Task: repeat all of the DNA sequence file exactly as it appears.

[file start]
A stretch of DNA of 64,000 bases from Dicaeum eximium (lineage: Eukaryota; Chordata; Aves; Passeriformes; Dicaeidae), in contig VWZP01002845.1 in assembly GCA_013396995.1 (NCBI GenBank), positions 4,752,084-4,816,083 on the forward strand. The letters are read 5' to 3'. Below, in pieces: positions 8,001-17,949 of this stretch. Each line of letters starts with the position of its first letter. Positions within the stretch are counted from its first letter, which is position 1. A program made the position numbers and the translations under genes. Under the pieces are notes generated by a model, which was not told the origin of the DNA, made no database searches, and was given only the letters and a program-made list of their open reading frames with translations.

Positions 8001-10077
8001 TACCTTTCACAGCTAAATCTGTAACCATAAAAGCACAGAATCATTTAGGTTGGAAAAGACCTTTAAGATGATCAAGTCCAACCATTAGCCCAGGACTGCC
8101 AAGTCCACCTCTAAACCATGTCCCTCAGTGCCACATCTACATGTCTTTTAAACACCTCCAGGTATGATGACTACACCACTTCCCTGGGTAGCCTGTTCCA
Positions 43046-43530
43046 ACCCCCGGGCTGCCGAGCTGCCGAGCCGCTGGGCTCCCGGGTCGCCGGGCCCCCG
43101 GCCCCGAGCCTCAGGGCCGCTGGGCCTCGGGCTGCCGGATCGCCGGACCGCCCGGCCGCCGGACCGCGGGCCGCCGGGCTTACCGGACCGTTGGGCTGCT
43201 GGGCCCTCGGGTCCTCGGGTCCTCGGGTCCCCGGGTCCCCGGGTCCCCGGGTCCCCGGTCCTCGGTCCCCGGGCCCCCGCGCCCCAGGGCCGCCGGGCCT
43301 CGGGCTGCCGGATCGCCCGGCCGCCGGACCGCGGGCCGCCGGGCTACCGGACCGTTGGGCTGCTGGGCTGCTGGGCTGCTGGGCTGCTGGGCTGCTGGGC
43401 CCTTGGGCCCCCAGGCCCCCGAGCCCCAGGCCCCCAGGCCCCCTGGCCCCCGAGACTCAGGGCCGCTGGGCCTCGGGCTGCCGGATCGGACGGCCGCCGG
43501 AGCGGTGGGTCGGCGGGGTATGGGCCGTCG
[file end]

A stretch of DNA of 64,000 bases from Dicaeum eximium (lineage: Eukaryota; Chordata; Aves; Passeriformes; Dicaeidae), in contig VWZP01002845.1 in assembly GCA_013396995.1 (NCBI GenBank), positions 4,752,084-4,816,083 on the forward strand. The letters are read 5' to 3'. Below, in pieces: positions 8,001-17,949 of this stretch. Each line of letters starts with the position of its first letter. Positions within the stretch are counted from its first letter, which is position 1. A program made the position numbers and the translations under genes. Under the pieces are notes generated by a model, which was not told the origin of the DNA, made no database searches, and was given only the letters and a program-made list of their open reading frames with translations.

Positions 8001-10077
8001 TACCTTTCACAGCTAAATCTGTAACCATAAAAGCACAGAATCATTTAGGTTGGAAAAGACCTTTAAGATGATCAAGTCCAACCATTAGCCCAGGACTGCC
8101 AAGTCCACCTCTAAACCATGTCCCTCAGTGCCACATCTACATGTCTTTTAAACACCTCCAGGTATGATGACTACACCACTTCCCTGGGTAGCCTGTTCCA
Positions 43046-43530
43046 ACCCCCGGGCTGCCGAGCTGCCGAGCCGCTGGGCTCCCGGGTCGCCGGGCCCCCG
43101 GCCCCGAGCCTCAGGGCCGCTGGGCCTCGGGCTGCCGGATCGCCGGACCGCCCGGCCGCCGGACCGCGGGCCGCCGGGCTTACCGGACCGTTGGGCTGCT
43201 GGGCCCTCGGGTCCTCGGGTCCTCGGGTCCCCGGGTCCCCGGGTCCCCGGGTCCCCGGTCCTCGGTCCCCGGGCCCCCGCGCCCCAGGGCCGCCGGGCCT
43301 CGGGCTGCCGGATCGCCCGGCCGCCGGACCGCGGGCCGCCGGGCTACCGGACCGTTGGGCTGCTGGGCTGCTGGGCTGCTGGGCTGCTGGGCTGCTGGGC
43401 CCTTGGGCCCCCAGGCCCCCGAGCCCCAGGCCCCCAGGCCCCCTGGCCCCCGAGACTCAGGGCCGCTGGGCCTCGGGCTGCCGGATCGGACGGCCGCCGG
43501 AGCGGTGGGTCGGCGGGGTATGGGCCGTCG